Violence could see Bahrain parliament recalled

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A large block of Bahraini MPs has demanded King Hamad recall the National Assembly for an urgent session to discuss a "dangerous escalation in violence”.

Parliament is on summer recess until October but the MPs claim the political turmoil in the country has reached "unprecedented levels" and fear it could affect the Gulf state’s future economic and social progress if it is not urgently addressed, Gulf Daily News reported.

On Wednesday they submitted a letter to parliament chairman Dr Khalifa Al Dhahrani, who passed on the request to the Royal Court.

A minimum of 21 MPs are required to recall the assembly during a break and it also must be approved by King Hamad.

The concerns come a week after a bomb exploded outside a Sunni mosque as worshippers attended late-night prayers in a district where members of Bahrain's royal family live.

Five Bahrainis have been arrested over the blast.

No one was reported hurt in the attack, in what government officials said was an attempt to inflame sectarian tensions.

Bahrain, a majority Shi'ite country but ruled by the Sunni Al Khalifa family, has been rocked by political unrest since 2011, with mostly Shi'ite Bahrainis agitating for democratic reforms and more say in government.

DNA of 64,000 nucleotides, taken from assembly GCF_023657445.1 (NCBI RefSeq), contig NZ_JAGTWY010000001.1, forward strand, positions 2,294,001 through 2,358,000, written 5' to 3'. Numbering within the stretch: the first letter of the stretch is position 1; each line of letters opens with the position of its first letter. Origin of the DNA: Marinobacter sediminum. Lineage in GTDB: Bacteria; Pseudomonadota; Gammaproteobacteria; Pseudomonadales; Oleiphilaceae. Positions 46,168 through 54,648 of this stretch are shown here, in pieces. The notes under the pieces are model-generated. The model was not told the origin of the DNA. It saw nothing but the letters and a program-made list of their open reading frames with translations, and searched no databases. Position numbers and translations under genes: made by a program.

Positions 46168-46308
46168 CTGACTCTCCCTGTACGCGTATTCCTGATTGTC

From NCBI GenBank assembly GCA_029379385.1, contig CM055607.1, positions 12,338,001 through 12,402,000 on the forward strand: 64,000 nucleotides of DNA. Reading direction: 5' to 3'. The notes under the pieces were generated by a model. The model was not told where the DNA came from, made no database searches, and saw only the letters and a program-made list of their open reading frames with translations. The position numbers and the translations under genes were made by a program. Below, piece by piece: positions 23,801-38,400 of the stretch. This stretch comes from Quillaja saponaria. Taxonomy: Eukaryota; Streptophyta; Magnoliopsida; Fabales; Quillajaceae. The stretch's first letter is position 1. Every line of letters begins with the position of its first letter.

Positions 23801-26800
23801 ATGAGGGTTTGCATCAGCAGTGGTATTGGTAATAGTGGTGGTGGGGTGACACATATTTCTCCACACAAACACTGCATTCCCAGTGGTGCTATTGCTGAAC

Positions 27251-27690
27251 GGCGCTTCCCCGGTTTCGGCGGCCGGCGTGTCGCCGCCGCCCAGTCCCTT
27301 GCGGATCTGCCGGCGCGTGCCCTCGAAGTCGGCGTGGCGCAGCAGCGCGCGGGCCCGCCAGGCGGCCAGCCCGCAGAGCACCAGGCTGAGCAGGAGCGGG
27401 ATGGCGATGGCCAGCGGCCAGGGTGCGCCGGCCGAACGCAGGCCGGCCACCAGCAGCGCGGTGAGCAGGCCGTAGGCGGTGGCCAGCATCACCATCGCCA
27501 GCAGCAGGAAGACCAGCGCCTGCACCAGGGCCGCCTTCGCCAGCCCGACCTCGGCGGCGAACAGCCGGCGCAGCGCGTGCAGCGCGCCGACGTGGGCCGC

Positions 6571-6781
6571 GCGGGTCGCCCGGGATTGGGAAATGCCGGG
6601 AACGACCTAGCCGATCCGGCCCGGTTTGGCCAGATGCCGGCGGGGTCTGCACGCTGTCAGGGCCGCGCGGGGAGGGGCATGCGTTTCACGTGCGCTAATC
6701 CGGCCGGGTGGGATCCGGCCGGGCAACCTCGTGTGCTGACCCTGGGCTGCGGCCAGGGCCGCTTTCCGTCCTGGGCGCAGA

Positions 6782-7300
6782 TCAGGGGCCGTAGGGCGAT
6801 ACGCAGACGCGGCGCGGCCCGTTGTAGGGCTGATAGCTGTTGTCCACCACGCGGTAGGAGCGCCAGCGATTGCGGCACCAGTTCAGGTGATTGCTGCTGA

"The political turmoil in Bahrain has reached unprecedented and unexpected levels that has to be addressed before they further escalate beyond repair," Bahrain Bloc MP Ahmed Al Saati said in support of holding an extraordinary assembly session.

"Terrorist activities are being increased and there is no clear picture on how Bahrain would look in the future with continuous incitements of hatred and violence.

"We have requested an extraordinary session to get to the bottom of this saga, which is a challenge we will win as we try to restore peace and stability to the country.”

The proposal also was backed by Shoura Council foreign affairs, defence and national security committee chairman Sheikh Khalid bin Khalifa Al Khalifa, who said assembly, which includes both parliament and the Shoura Council, needed to debate potential solutions and vote on legal decrees that could address violence and incitement.

The top official also said the Shura Council condemned the "dangerous escalation which aims to drag the country into the cycle of unrest and political tensions that serve foreign goals".

If approved, it would be only the second extraordinary session during recess in parliament's 11-year history, Gulf Daily News said. The last time MPs convened during their break was nine years ago in the midst of an Israeli-Palestinian conflict.

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